Queen’s creating new research excellence clusters

University looking to bring together scientists to promote collaboration
Image supplied by: Mark Ormiston
These structures will work to provide a multidisciplinary research environment.

Promoting “discovery and innovation,” Queen’s University is committed to advancing research through multidisciplinary groups.

Queen’s plans to implement Research Excellence Clusters (RECs), which are groups of independent researchers with diverse but related interests united under a central theme.

“The nature of science has changed over the last few decades to the point where if you are not working actively with other people, you are probably less competitive rather than more competitive,” said Mark Ormiston, co-director for the Translational Medicine Program, in an interview with The Journal.

RECs will bring about departmental success by fostering collaboration between faculty and students, allowing them to better share feedback, resources, and methods.

The concepts of these research groups aren’t new, but they have grown in popularity. Stephen Scott, vice-dean research at the Queen’s Faculty of Health Sciences (QHS), successfully worked in an REC-like structure through the Centre for Neuroscience Studies for many years.

Within QHS, there are six research superclusters which work to increase cluster-supported grants, interdisciplinary research collaboration, and support services.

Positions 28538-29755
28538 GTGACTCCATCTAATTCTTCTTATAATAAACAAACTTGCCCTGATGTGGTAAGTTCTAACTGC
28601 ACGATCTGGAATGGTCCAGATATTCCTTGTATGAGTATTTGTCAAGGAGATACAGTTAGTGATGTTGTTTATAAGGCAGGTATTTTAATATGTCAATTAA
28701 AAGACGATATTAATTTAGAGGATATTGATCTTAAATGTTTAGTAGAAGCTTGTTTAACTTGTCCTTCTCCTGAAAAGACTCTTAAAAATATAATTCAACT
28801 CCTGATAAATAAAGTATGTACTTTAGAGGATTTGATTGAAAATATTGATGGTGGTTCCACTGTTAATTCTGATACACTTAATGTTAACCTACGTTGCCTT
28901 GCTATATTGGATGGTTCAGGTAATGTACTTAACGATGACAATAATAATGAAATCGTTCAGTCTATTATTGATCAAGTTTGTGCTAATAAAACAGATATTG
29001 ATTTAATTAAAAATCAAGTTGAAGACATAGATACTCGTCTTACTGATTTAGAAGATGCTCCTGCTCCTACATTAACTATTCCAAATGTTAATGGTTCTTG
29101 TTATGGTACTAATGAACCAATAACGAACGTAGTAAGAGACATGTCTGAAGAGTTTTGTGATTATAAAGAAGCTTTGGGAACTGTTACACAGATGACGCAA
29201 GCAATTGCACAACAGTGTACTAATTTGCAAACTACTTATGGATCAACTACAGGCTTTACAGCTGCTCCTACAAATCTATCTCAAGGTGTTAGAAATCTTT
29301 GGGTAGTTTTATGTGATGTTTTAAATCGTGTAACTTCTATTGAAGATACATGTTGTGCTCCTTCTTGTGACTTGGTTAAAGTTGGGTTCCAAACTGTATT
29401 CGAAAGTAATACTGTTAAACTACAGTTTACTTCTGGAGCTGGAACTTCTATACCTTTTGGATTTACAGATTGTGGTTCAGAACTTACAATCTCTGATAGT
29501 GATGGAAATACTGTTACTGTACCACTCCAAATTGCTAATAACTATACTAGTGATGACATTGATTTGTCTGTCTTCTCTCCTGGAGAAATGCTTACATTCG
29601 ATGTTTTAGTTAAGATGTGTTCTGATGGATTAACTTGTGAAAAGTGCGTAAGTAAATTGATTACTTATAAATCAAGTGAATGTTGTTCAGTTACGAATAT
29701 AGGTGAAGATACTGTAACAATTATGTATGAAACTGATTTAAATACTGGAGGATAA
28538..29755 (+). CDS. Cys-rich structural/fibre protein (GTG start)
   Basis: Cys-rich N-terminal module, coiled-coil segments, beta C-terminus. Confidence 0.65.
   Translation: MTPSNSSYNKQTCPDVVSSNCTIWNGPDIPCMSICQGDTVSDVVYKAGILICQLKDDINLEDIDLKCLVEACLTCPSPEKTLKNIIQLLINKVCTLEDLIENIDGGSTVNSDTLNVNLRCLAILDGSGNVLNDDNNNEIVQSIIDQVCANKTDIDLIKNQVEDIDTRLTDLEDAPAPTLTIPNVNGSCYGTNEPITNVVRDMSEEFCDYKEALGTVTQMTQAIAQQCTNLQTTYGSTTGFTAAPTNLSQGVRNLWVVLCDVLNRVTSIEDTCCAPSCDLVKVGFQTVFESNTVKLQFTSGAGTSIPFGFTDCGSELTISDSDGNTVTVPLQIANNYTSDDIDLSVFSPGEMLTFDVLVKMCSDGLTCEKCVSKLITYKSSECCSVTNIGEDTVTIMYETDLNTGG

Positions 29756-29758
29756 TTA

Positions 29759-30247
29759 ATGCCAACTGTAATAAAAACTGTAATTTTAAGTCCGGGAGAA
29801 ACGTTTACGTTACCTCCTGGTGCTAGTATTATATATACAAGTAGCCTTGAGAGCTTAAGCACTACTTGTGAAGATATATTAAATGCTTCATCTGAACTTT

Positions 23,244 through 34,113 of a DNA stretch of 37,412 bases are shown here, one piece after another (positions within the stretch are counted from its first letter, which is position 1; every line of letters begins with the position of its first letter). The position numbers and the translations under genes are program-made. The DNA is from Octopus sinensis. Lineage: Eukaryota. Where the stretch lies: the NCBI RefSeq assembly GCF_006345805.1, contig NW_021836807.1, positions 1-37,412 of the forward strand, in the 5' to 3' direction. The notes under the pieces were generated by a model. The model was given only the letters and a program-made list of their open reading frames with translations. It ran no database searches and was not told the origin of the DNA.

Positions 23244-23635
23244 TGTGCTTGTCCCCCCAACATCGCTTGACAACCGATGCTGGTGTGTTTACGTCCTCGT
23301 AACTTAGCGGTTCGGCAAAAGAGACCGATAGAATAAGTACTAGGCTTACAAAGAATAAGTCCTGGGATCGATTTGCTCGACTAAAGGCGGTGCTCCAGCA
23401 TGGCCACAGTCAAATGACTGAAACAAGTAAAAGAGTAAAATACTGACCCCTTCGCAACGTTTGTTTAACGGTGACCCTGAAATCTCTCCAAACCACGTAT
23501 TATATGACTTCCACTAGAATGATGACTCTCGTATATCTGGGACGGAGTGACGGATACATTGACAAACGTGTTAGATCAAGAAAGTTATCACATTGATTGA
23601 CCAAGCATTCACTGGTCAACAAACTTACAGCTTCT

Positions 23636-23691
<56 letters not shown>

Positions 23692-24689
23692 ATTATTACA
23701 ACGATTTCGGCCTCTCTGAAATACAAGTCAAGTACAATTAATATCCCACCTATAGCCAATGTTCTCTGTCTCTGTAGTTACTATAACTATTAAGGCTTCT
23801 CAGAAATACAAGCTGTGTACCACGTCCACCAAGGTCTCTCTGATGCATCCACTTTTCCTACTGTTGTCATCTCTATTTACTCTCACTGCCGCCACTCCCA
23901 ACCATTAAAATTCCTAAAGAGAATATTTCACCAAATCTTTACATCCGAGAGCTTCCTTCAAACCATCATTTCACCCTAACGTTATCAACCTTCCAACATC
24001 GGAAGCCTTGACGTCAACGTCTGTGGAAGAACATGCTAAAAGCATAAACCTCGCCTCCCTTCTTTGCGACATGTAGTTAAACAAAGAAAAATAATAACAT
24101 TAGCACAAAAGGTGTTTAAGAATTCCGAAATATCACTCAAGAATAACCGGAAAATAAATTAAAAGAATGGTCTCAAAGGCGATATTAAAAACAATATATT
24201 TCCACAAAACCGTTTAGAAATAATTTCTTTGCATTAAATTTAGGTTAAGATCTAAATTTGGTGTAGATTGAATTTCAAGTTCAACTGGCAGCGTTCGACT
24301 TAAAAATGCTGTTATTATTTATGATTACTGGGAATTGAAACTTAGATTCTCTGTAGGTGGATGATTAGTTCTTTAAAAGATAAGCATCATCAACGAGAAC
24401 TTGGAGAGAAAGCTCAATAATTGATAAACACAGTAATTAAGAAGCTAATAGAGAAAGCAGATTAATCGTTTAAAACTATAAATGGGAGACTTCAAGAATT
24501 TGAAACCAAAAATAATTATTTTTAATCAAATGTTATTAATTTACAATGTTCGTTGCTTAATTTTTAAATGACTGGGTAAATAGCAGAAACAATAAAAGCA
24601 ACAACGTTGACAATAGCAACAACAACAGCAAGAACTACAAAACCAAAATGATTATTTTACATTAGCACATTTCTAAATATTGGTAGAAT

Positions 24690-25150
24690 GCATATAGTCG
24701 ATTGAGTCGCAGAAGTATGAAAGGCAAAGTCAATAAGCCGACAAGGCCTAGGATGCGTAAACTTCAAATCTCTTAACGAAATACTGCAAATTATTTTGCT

While waiting for official approval on their REC status, Ormiston’s research group continues to foster a collaborative environment.

“You want to cultivate a dynamic environment and that means more interactions, more supervision, more papers and grants, which means more money to do cooler experiments. It should be a self-fulfilling virtuous cycle,” Ormiston said.

Given their collaborative nature, RECs are run differently than typical research groups.

“It was very important for us to have regular meetings between the investigators, have regular mechanisms for our students to interact and mechanisms for those students to present their work, so we have monthly research-in-progress meetings,” Ormiston said.

Unlike other research meetings, these integrated meetings promote student interactions and joint feedback. These social settings foster collaboration and joint studies across research groups.

“We have ideas about how our individual labs are going to run, but there are often ideas that come out of the lunchroom or the softball game after work, or when students hang out with each other,” Ormiston said.

Although most labs often gather, the formality of RECs should only further these interactions, helping spread ideas.

Both undergraduate and graduate students could benefit from RECs. Currently, the REC Ormiston is involved in has already taken strides through co-supervision of graduate students by faculty members.

Although the REC is fairly new, with most participating faculty members having joined Queen’s in the last year, Ormiston explained a clear vision for the future.

“We have plans for grant submissions and it’s only going to build from here on up,” Ormiston said.

Principal REC members would be exclusively Queen’s professors, but part of the process for REC membership is to reach beyond the faculty and potentially beyond the university to establish international networks.

“If you’re not crossing disciplines, you’re at least crossing boundaries when it comes to methods, often really impactful papers are crossing the whole spectrum,” Ormiston explained.


Health Sciences, QHS, Research, science

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